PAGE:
Nicola and I had a great day at Stodmarsh NNR. It’s a freshwater wetland just outside of Canterbury and is well worth a visit. It’s easy to get wrapped up in the woodlands, but wetlands would have been an important resource for our hunter gatherer ancestors and it’s a habitat that I should become more familiar with.
We were there to run a bushcraft day for the volunteers who help out at the reserve. The weather was great, after a misty start the sun came out in a cloudless sky with just a hint of a breeze, one of those wonderful autumnal days.
We started off looking at different ways to create a flame and practiced putting an ember in a tinder bundle and blowing it into flame, which, as always, went down well.
We looked at different natural tinders and then moved on to fire lighting. I demonstrated using a ‘V’ lay, birch bark and a fire steel. This is where doing the same task in a different habitat is good training. The only species of tree in the area was hawthorn, so I had to use that (I say “I”, but as usual Nicola collected all the wood and graded it by size whilst I was teaching!) and the ground was sodden (it’s a wetland!) so I made sure to use a good bed of dry sticks . We then got the students to light fires using any of the different methods we’d previously practiced. Everyone was successful, well done.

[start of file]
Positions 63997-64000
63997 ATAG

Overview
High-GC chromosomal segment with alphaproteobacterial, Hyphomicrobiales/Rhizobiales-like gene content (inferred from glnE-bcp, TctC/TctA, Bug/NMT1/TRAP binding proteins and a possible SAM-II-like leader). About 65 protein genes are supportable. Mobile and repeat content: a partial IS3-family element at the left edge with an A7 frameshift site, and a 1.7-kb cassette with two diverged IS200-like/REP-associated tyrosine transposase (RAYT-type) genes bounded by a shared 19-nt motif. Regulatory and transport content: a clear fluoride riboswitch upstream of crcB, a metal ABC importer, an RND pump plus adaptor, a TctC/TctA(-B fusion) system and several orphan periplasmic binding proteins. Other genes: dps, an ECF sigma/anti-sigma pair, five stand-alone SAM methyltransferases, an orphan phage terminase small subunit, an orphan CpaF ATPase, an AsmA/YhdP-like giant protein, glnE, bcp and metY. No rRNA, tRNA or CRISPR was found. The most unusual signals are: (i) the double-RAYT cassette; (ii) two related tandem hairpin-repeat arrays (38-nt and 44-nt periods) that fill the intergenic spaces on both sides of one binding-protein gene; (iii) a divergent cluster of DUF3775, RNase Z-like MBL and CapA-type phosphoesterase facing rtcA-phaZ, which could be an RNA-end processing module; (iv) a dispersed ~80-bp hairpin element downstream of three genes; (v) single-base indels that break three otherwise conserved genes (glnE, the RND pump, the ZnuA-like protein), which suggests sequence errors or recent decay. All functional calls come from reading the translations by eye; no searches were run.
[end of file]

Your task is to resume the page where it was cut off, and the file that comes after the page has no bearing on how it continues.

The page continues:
From there we moved onto axes and after looking at a few different types and their features we made some wedges and hammers. By this time the Natural England wardens had prepared a brilliant lunch of soup, jacket potatoes, baked beans, hot dogs and burgers, so we all stopped and tucked in.
After lunch we went back to the axe work and had a go at cross cutting and clefting. We had a variety of different woods in different conditions; I got the seasoned hornbeam to crosscut!
We were starting to lose the light by this time and had to wrap up. We really enjoyed ourselves and I got to see a marsh harrier. A big thanks to everyone at Stodmarsh NNR.